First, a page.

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Most of us have heard the apocryphal tale of Kitty Genovese, a woman who was brutally attacked and murdered in New York in 1964 while her neighbors ignored her screams for help. While many of the details of that particular story have been refuted, anecdotes about neighbors who don't want to get involved in possible criminal situations abound.
As uncomfortable as intervention can be, none of us want to be known as the person who did nothing when calling the police might have saved someone's life. So when you hear your neighbors fighting, and it sounds bad, should you call the cops?
We should start by saying that most people are under no legal obligation to call the police if they witness a crime. So you likely won't get into trouble for not calling the cops on your arguing neighbors.
That said, there still some good reasons to call police, especially if the fight sounds physically dangerous to one or both of the parties. And if you're worried about being drawn into a criminal case or domestic dispute, you can always report the incident anonymously by logging on to a police website, calling from a public phone, or simply calling 911.
Domestic abuse and domestic violence have become more public issues, after long being swept under the proverbial rug by families, neighbors, and police. And this is a good thing. Domestic violence can be deadly, and battered women's syndrome may keep many victims of domestic abuse from seeking help themselves, in which case they many need outside help to break the cycle of violence.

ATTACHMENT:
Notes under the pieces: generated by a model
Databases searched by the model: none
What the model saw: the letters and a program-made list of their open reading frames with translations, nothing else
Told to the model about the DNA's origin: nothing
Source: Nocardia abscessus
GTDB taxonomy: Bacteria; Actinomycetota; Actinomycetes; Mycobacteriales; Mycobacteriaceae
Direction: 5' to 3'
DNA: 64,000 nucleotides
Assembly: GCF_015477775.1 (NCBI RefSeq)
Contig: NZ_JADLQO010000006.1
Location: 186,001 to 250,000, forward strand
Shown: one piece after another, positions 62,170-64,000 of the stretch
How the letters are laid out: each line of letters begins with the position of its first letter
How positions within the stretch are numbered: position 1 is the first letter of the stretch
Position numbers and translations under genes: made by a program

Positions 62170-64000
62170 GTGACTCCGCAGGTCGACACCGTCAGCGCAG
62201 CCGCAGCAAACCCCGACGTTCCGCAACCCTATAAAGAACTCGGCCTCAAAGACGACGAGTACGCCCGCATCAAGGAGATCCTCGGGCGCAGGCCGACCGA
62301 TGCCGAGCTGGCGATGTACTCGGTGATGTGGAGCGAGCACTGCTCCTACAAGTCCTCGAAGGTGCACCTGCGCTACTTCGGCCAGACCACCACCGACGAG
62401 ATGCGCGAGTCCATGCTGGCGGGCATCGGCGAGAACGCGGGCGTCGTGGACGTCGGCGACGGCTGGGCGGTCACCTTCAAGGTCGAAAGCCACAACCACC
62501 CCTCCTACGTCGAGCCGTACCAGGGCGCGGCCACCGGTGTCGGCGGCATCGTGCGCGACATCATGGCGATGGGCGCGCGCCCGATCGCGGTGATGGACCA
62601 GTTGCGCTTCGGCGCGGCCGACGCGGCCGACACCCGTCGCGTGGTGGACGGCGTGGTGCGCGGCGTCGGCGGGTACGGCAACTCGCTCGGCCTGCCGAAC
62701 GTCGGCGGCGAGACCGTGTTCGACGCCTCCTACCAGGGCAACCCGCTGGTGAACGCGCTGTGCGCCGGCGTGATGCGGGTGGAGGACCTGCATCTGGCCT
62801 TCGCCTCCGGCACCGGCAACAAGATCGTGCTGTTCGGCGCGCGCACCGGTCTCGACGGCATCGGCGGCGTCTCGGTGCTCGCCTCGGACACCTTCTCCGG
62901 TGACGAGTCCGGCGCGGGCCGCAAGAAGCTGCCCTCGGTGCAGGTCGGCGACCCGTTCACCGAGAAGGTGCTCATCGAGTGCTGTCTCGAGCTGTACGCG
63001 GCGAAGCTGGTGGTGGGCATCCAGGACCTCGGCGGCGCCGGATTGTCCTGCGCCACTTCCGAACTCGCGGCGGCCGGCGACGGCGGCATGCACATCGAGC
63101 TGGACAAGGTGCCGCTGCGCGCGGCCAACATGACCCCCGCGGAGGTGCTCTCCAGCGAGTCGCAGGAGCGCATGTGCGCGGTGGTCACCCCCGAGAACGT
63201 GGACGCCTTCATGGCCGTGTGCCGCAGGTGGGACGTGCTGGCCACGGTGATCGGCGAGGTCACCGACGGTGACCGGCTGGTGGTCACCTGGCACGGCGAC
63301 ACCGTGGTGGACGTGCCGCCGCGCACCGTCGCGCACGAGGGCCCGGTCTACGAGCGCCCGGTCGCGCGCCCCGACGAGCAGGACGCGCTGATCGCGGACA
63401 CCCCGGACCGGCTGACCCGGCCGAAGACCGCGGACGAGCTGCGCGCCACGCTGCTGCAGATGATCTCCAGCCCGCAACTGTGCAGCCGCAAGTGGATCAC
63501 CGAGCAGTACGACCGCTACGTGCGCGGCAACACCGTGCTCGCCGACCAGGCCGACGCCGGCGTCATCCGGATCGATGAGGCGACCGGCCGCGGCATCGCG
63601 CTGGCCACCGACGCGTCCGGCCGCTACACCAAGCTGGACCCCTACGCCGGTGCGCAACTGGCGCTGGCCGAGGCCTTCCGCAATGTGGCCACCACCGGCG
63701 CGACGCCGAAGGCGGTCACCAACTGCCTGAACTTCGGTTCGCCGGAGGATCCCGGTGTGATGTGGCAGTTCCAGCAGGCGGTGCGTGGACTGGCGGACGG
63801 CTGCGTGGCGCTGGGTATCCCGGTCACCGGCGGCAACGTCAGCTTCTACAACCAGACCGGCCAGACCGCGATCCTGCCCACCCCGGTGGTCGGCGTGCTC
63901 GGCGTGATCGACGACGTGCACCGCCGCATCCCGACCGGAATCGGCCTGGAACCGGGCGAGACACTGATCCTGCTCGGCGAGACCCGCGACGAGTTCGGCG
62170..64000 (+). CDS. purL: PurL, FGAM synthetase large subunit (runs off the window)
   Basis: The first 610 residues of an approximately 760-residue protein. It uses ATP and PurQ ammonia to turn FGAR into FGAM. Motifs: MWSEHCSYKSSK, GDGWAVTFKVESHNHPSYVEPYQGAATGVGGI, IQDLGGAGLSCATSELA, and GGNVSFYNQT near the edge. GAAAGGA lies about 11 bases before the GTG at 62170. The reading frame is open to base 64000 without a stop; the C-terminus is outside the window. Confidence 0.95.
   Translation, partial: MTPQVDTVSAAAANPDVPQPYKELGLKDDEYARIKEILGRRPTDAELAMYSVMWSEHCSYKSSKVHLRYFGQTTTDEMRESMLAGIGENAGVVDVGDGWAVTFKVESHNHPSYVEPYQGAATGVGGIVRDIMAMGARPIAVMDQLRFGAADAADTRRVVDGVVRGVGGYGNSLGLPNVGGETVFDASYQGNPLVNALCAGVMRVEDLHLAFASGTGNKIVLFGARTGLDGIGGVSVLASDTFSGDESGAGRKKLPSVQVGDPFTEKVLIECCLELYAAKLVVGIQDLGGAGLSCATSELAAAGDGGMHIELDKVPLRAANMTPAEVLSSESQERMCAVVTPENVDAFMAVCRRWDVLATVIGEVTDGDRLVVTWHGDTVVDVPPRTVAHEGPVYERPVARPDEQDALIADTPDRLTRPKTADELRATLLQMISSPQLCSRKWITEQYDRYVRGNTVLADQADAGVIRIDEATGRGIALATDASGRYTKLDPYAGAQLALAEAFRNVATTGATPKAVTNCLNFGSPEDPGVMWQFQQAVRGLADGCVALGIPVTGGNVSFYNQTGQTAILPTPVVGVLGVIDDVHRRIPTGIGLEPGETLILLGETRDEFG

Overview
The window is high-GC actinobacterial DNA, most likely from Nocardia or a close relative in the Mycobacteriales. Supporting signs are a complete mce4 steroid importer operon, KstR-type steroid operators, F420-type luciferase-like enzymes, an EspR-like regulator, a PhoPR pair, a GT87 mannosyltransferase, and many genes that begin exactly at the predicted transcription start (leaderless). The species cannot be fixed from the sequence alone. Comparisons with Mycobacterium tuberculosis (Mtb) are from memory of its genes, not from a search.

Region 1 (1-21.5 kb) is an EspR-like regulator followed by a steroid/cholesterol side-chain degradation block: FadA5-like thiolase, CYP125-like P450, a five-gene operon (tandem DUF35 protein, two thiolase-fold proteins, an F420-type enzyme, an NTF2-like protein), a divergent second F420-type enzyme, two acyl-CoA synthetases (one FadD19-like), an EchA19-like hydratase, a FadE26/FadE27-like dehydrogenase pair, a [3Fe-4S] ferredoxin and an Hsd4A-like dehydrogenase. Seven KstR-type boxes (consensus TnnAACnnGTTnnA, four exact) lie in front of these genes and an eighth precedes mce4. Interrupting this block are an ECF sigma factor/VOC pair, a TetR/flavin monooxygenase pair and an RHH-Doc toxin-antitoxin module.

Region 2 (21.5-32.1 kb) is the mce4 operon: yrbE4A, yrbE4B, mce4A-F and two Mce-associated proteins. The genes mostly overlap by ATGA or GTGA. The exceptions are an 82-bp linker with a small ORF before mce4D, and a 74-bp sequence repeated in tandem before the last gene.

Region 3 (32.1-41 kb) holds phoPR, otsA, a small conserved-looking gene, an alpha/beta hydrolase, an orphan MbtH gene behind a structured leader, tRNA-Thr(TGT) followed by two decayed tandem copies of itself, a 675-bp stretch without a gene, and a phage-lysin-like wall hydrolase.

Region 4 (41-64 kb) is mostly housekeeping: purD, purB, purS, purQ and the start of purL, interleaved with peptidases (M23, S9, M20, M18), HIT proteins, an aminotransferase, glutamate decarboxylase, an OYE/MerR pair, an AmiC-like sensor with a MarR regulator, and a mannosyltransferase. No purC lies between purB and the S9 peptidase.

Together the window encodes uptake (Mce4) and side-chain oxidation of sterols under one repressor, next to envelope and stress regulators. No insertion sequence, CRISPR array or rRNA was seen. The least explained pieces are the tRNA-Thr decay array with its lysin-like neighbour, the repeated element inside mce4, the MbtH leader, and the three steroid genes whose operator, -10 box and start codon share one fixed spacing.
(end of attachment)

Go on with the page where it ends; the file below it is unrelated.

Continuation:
And it is important to keep in mind domestic violence is not confined to husbands and wives. Children, elderly relatives, and even long-term roommates can be victims of domestic abuse. And some domestic violence victim resources may allow third parties to report incidents of domestic abuse.
Even though you may not be required to call the police if your neighbors are having a loud or violent fight, you may be saving someone's life if you do. If you're worried about any criminal implications of a domestic violence incident, you may want to contact an experienced criminal attorney.
Meeting with a lawyer can help you understand your options and how to best protect your rights. Visit our attorney directory to find a lawyer near you who can help.